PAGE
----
Sandi’s Sundry Questions

"Question Everything" spray-painted graffiti on a tiled wall

One of the ben­e­fits of work­ing at Wal-Mart — over and above the obvi­ous things like mak­ing a liv­ing, hav­ing health insur­ance, and get­ting to watch with ill-behaved chil­dren & teens with no sense of social respon­si­bil­i­ty run amok while their par­ents are nowhere to be seen… *ahem*, sor­ry — is that one of my cowork­ers often pro­vides me not only good ideas to blog about, but she also is not shy about ask­ing ques­tions regard­ing my faith, such as how I know I’m right in what I believe. (Hi, San­di!)

I’ve nev­er been a big fan of “con­fronta­tion­al con­ver­sa­tion” — con­ver­sa­tion in which I’d have to be defend­ing what I believe and be think­ing of evi­dence or rea­sons with­in just a few sec­onds. I much rather pre­ferred to do such con­ver­sa­tion on the Inter­net where I would have time to think out a response and even edit it lat­er if it turned out to be word­ed poorly.

Thanks to Sandi’s curios­i­ty, I am improv­ing in that area. Still, I’m rarely sat­is­fied with the answers I give her, and the past two days has seen sev­er­al ques­tions asked of me, which I’ll attempt to sat­is­fac­to­ri­ly (at least for San­di & I) answer here. Any­one is wel­come to leave feed­back on these, and San­di, if you have any more ques­tions — espe­cial­ly if I’ve neglect­ed to answer one you’ve already asked — just let me know!

What about deathbed conversions?

Does how you live your life affect where you will spend eter­ni­ty, or can you spend your entire life will­ful­ly sin­ning with the inten­tion of con­vert­ing on your deathbed, there­by going to Heav­en despite your life? (Phew!)

That’s a very good ques­tion. At least one per­son has told me that he plans to live how­ev­er he wants and when he is close to draw­ing his last breath, he will con­vert. When I was told this, I did­n’t have much to say to that, for I was still very igno­rant & naïve. Today, on the oth­er hand, I’d like to point out a few prob­lems with the deathbed con­ver­sion scenario:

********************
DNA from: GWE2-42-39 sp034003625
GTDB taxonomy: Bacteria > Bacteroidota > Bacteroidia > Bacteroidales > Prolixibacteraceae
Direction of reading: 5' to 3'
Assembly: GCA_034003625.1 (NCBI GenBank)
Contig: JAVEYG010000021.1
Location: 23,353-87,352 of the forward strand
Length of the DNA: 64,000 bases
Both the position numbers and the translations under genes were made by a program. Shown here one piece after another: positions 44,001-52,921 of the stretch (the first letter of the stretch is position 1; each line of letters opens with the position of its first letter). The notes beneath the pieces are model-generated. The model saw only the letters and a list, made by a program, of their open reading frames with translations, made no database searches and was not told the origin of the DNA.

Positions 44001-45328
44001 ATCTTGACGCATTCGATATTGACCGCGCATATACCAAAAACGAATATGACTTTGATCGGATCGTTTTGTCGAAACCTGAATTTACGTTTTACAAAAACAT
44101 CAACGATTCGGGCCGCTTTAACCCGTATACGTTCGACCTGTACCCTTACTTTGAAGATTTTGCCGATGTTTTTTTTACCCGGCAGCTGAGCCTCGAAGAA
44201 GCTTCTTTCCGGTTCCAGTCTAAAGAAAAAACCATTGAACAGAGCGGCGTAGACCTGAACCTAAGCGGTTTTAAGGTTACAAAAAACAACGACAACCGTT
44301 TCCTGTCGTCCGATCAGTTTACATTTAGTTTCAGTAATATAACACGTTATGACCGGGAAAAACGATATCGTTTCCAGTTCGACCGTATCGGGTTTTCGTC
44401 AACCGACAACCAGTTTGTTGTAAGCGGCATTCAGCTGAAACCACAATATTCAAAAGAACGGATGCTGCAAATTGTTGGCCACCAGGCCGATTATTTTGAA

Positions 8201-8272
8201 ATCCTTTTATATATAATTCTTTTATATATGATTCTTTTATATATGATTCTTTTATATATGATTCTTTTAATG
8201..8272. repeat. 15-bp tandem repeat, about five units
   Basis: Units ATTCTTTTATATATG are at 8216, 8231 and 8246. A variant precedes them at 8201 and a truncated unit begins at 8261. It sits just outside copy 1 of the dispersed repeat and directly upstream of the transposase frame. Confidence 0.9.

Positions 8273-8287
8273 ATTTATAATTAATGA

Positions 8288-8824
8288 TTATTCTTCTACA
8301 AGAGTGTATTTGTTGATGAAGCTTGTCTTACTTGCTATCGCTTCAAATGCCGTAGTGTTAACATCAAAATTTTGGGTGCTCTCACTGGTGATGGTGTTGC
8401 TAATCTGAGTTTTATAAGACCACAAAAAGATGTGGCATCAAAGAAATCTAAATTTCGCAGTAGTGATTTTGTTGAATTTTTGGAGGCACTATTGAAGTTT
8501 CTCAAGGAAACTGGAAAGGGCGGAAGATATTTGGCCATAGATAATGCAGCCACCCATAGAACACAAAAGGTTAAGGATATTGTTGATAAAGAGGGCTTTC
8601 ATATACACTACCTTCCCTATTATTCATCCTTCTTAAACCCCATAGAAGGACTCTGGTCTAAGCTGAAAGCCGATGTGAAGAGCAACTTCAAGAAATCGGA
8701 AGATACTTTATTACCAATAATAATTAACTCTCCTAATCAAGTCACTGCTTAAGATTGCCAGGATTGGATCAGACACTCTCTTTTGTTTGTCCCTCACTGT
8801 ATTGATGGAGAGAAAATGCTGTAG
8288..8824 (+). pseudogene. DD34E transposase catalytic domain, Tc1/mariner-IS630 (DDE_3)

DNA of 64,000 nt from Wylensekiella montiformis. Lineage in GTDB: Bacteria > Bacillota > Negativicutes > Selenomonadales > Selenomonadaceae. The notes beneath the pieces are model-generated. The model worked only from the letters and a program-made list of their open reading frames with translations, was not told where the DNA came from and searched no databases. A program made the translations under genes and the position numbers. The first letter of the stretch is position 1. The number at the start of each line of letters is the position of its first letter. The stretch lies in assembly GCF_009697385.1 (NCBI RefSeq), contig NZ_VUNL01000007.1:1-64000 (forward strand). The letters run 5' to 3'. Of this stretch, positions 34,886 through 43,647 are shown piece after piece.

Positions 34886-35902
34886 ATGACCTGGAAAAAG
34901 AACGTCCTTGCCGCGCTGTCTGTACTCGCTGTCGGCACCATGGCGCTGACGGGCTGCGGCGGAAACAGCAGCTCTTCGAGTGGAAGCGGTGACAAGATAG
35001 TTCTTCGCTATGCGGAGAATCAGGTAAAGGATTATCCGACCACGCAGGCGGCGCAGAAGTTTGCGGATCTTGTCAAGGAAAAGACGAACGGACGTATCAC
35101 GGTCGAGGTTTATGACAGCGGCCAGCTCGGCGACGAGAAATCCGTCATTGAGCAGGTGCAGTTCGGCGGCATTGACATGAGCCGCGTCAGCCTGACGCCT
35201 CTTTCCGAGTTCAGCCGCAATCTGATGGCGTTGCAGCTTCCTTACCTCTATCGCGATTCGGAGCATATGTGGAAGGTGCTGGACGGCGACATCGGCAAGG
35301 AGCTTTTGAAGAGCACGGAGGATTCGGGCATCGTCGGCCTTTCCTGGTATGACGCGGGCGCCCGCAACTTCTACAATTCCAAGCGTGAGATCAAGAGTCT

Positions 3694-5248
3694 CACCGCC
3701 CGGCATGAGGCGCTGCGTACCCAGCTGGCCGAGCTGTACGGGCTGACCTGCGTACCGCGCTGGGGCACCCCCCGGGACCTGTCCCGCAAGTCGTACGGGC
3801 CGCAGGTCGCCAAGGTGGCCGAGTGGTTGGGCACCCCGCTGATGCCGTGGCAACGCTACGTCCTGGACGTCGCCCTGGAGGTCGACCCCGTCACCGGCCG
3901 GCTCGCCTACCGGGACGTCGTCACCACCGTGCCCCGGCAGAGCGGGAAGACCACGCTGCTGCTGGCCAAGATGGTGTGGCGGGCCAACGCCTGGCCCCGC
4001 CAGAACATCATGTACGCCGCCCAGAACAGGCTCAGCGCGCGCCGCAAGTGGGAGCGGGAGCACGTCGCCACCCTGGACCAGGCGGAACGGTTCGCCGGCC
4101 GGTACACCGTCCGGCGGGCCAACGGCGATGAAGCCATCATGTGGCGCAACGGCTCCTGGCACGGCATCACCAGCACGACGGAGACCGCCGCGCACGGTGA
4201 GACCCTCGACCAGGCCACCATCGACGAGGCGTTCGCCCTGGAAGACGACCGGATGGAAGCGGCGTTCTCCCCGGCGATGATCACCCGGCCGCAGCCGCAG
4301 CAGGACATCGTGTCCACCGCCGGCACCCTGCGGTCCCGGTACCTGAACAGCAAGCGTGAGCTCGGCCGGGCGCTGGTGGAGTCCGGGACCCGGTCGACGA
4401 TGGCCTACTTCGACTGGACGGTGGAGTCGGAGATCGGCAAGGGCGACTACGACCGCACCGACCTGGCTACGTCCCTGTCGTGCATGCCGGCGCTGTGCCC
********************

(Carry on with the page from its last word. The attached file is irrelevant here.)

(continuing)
• How do you know you will have a deathbed? You could die due to any num­ber of rea­sons pri­or to even fin­ish­ing this post. Quite frankly, tomor­row is not guar­an­teed to any­one, and God has declared that today is the day of sal­va­tion for all who will believe.
  • How do you know that if you do real­ize you are close to death that you will desire to be saved? If you choose to live your entire life in oppo­si­tion to God, He is cer­tain­ly under no oblig­a­tion to grant you faith when you think the time is right.
  • God is not like life insur­ance. You can be close to death and still be gen­uine about tak­ing out a life insur­ance pol­i­cy. If you’ve spent your entire life in oppo­si­tion to God, do you think God is naïve enough to believe you are gen­uine in your pro­fessed belief that you’ve reserved just for your deathbed?